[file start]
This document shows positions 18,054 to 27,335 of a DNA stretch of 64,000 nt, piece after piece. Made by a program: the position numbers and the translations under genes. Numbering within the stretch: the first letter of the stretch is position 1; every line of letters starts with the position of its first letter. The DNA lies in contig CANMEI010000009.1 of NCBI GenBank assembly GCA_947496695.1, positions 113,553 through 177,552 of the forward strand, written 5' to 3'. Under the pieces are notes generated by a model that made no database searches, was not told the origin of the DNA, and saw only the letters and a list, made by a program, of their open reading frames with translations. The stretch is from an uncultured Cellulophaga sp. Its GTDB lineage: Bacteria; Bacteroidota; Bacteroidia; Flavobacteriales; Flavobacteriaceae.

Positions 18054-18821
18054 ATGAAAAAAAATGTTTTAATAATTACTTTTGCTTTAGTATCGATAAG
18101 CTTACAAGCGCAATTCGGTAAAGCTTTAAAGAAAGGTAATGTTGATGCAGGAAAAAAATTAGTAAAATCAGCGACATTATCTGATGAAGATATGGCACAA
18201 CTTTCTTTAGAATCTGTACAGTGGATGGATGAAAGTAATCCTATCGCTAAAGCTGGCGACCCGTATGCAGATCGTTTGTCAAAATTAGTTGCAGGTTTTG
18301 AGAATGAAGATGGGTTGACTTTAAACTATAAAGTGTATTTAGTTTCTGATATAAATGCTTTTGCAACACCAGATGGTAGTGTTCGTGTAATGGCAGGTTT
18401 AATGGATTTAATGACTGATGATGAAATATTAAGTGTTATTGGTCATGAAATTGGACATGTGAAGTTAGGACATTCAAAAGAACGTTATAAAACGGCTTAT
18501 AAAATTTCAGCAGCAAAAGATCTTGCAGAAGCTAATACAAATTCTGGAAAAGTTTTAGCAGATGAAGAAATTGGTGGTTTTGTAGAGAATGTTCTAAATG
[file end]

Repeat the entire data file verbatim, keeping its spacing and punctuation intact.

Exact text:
This document shows positions 18,054 to 27,335 of a DNA stretch of 64,000 nt, piece after piece. Made by a program: the position numbers and the translations under genes. Numbering within the stretch: the first letter of the stretch is position 1; every line of letters starts with the position of its first letter. The DNA lies in contig CANMEI010000009.1 of NCBI GenBank assembly GCA_947496695.1, positions 113,553 through 177,552 of the forward strand, written 5' to 3'. Under the pieces are notes generated by a model that made no database searches, was not told the origin of the DNA, and saw only the letters and a list, made by a program, of their open reading frames with translations. The stretch is from an uncultured Cellulophaga sp. Its GTDB lineage: Bacteria; Bacteroidota; Bacteroidia; Flavobacteriales; Flavobacteriaceae.

Positions 18054-18821
18054 ATGAAAAAAAATGTTTTAATAATTACTTTTGCTTTAGTATCGATAAG
18101 CTTACAAGCGCAATTCGGTAAAGCTTTAAAGAAAGGTAATGTTGATGCAGGAAAAAAATTAGTAAAATCAGCGACATTATCTGATGAAGATATGGCACAA
18201 CTTTCTTTAGAATCTGTACAGTGGATGGATGAAAGTAATCCTATCGCTAAAGCTGGCGACCCGTATGCAGATCGTTTGTCAAAATTAGTTGCAGGTTTTG
18301 AGAATGAAGATGGGTTGACTTTAAACTATAAAGTGTATTTAGTTTCTGATATAAATGCTTTTGCAACACCAGATGGTAGTGTTCGTGTAATGGCAGGTTT
18401 AATGGATTTAATGACTGATGATGAAATATTAAGTGTTATTGGTCATGAAATTGGACATGTGAAGTTAGGACATTCAAAAGAACGTTATAAAACGGCTTAT
18501 AAAATTTCAGCAGCAAAAGATCTTGCAGAAGCTAATACAAATTCTGGAAAAGTTTTAGCAGATGAAGAAATTGGTGGTTTTGTAGAGAATGTTCTAAATG